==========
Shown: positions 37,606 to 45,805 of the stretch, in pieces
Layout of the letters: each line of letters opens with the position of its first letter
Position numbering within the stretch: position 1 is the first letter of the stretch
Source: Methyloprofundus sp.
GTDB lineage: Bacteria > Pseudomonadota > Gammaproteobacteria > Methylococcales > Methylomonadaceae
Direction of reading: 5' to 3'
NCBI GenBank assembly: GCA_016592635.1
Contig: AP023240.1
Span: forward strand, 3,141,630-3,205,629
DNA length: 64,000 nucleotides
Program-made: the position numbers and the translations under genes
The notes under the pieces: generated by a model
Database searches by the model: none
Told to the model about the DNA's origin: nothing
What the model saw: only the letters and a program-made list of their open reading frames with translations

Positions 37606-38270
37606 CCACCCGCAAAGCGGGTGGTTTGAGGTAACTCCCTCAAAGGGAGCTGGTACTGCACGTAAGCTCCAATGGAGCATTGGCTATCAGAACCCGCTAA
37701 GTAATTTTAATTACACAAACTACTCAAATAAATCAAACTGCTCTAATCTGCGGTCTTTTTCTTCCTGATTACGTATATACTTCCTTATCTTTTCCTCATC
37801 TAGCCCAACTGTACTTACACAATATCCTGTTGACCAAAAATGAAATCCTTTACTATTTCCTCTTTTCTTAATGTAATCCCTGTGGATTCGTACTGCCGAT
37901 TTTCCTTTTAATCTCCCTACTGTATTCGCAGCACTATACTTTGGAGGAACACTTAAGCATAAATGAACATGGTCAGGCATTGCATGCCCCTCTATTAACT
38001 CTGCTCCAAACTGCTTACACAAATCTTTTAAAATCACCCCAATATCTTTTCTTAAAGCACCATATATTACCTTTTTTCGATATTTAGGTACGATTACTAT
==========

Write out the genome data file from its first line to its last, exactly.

Shown: positions 37,606 to 45,805 of the stretch, in pieces
Layout of the letters: each line of letters opens with the position of its first letter
Position numbering within the stretch: position 1 is the first letter of the stretch
Source: Methyloprofundus sp.
GTDB lineage: Bacteria > Pseudomonadota > Gammaproteobacteria > Methylococcales > Methylomonadaceae
Direction of reading: 5' to 3'
NCBI GenBank assembly: GCA_016592635.1
Contig: AP023240.1
Span: forward strand, 3,141,630-3,205,629
DNA length: 64,000 nucleotides
Program-made: the position numbers and the translations under genes
The notes under the pieces: generated by a model
Database searches by the model: none
Told to the model about the DNA's origin: nothing
What the model saw: only the letters and a program-made list of their open reading frames with translations

Positions 37606-38270
37606 CCACCCGCAAAGCGGGTGGTTTGAGGTAACTCCCTCAAAGGGAGCTGGTACTGCACGTAAGCTCCAATGGAGCATTGGCTATCAGAACCCGCTAA
37701 GTAATTTTAATTACACAAACTACTCAAATAAATCAAACTGCTCTAATCTGCGGTCTTTTTCTTCCTGATTACGTATATACTTCCTTATCTTTTCCTCATC
37801 TAGCCCAACTGTACTTACACAATATCCTGTTGACCAAAAATGAAATCCTTTACTATTTCCTCTTTTCTTAATGTAATCCCTGTGGATTCGTACTGCCGAT
37901 TTTCCTTTTAATCTCCCTACTGTATTCGCAGCACTATACTTTGGAGGAACACTTAAGCATAAATGAACATGGTCAGGCATTGCATGCCCCTCTATTAACT
38001 CTGCTCCAAACTGCTTACACAAATCTTTTAAAATCACCCCAATATCTTTTCTTAAAGCACCATATATTACCTTTTTTCGATATTTAGGTACGATTACTAT